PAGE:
The Mara was a Slavic vampire, also found in the legends of the Kashube people of Canada. It was said to be the spirit of an unbaptized dead girl. The Mara was considered to be a terrible night visitor who crushed and oppressed her victims. In the Slavic legend once the Mara drank the blood of a man she would fall in love with him and would return to plague his dreams until he died. She was also said to be fond of feeding on the blood of children.


Soucoyant - Ol' Higue - Loogaroo

In the Caribbean, vampires known as Soucoyant in Trinidad and Tobago, Ol' Higue in Jamaica, and Loogaroo in Grenada, took the form of an old women during the day and, at night, shed their skin to became flying balls of flame who hunted for blood. They were said to be notoriously obsessive-compulsive. They could be stopped by sprinkling salt or rice at entrances, crossroads and near beds; the vampire felt compelled to stop and pick up every grain. They could also be killed by rubbing salt into their discarded skin, which would burn them when they returned and put it back on in the morning.



The Nachzeher was a vampire found among the Kashubes of northern Europe. This vampire had the ability to kill its relatives by psychic means. While in its grave the vampire would begin to devour its shroud and then pieces of its own flesh. This caused the living relatives to begin to waste away.


Alp – Doppelsauger - Neuntoter

The Alp was a German vampiric spirit associated with the bogeyman and the incubus. It normally tormented the nights and dreams of women. The creature’s physical manifestations could be very violent and dangerous. Long connected with the nightmare, the Alp was considered male and sometimes the spirit of a recently deceased relative.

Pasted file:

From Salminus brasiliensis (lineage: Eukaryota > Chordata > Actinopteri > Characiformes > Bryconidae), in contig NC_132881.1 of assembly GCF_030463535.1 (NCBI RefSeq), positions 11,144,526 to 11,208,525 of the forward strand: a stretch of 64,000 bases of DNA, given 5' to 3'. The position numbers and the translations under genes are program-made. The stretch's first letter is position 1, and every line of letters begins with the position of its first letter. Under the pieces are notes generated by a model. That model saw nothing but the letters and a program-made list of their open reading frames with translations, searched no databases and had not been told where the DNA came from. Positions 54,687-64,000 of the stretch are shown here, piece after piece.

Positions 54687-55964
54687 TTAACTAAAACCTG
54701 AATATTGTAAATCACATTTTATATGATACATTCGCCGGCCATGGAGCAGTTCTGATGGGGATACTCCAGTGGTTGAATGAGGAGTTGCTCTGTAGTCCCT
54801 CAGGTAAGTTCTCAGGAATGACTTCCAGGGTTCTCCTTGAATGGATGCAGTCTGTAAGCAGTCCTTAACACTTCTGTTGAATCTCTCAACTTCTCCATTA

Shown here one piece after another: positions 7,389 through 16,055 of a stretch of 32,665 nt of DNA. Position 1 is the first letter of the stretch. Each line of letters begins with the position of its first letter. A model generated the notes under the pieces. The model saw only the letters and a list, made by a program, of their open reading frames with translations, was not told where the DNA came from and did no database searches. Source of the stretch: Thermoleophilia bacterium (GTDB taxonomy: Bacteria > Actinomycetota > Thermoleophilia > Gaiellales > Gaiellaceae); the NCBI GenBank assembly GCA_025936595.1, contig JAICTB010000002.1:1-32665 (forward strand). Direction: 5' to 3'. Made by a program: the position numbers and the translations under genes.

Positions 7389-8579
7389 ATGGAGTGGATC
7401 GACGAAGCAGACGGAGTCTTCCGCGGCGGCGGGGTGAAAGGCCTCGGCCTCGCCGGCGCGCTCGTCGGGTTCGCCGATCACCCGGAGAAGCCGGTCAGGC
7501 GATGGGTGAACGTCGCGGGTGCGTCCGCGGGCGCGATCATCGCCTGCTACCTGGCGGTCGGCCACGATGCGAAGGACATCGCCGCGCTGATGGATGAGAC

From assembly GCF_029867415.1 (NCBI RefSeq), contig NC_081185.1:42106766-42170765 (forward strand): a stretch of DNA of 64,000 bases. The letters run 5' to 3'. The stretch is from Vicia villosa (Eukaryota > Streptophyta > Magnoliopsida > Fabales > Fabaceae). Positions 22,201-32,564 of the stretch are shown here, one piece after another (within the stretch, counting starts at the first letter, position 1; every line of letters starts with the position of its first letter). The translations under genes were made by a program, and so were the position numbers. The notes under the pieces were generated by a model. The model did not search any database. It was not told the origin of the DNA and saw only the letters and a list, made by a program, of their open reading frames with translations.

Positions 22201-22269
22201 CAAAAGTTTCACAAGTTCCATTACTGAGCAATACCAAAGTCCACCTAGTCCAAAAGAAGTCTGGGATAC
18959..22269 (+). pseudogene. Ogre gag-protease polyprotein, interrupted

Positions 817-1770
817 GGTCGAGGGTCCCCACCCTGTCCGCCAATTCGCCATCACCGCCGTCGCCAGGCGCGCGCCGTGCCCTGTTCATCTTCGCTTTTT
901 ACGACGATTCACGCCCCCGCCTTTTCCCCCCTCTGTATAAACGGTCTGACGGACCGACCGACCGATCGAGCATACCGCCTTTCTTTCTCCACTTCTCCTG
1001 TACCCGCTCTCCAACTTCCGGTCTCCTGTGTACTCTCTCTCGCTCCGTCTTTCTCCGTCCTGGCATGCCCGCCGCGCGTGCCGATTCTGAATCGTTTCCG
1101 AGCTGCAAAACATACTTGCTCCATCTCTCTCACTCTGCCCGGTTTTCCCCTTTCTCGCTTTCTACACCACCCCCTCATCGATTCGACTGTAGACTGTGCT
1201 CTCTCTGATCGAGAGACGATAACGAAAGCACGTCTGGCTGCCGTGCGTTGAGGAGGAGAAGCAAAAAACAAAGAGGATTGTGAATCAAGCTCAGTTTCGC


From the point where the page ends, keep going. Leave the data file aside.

Children could become an Alp if the mother had used a horse collar to ease childbirth. During the Middle Ages the Alp was said to appear as a cat, pig, bird or other animal. In Cologne it could also appear as a lecherous demon dog, which associated it to the werewolf legends of that time. In all its manifestations the Alp was known to wear a hat.

The spirit form of the Alp could fly like a bird, ride like a horse and was credited with a certain gallant attitude, rarely forcing itself on its prey. The Alp drank blood from the nipples of men and children but preferred milk from women. Because it was so involved in terrors of the mind and sleep, the Alp was thought virtually impossible to kill.

The Doppelsauger was a vampire found in northern regions, among the Wends (a Slavic race). The thought was that a child, once weaned, would become a vampire if (s)he should nurse again. On its passing into a vampire, the Doppelsauger would eat the fleshy parts of its nursing mother’s breast and in so doing would draw out the life essence from a living relative.

The Neuntoter was considered to be a carrier of plagues and pestilence. By tradition, it was only seen during the times of great epidemics.


Empusas – Mormo - Vrykolatios (Vryolatios)

The Empusas or Mormo was a vampiric creature from Greek mythology, it was usually said to be in attendance to the goddess Hecate. It was described as a demon that could, from time to time, take human form. Its most common incarnation seems to have been in the form of a Phoenician woman.

The Vrykolatios (Vryolatios) was a vampire species found on the island of Santorini. They are described as fiends who banquet on the living.


Chordewa – Gayal – Jigarkhwar – Masan – Masani - Pacu Pati - Yakshis

The Chordewa was a witch found among the Oraons, capable of turning her soul into a form of vampire cat. It was said that if the cat licked a persons lips they would die soon after.

The Gayal was a vampiric spirit. Usually created due to the death of a man who had no one to properly perform the burial rites at his funeral. When he returned from the grave, the Gayal reeked his revenge on the sons of others and on his own relatives. The threat of a relative returning as a Gayal usually ensured that the proper funeral rites were performed.

The Jigarkhwar was a vampiric sorceress found in the Sind region of India. She fed by extracting a person’s liver through a piercing stare and various incantations. The liver was then cooked on a fire and eaten, at which time the victim died.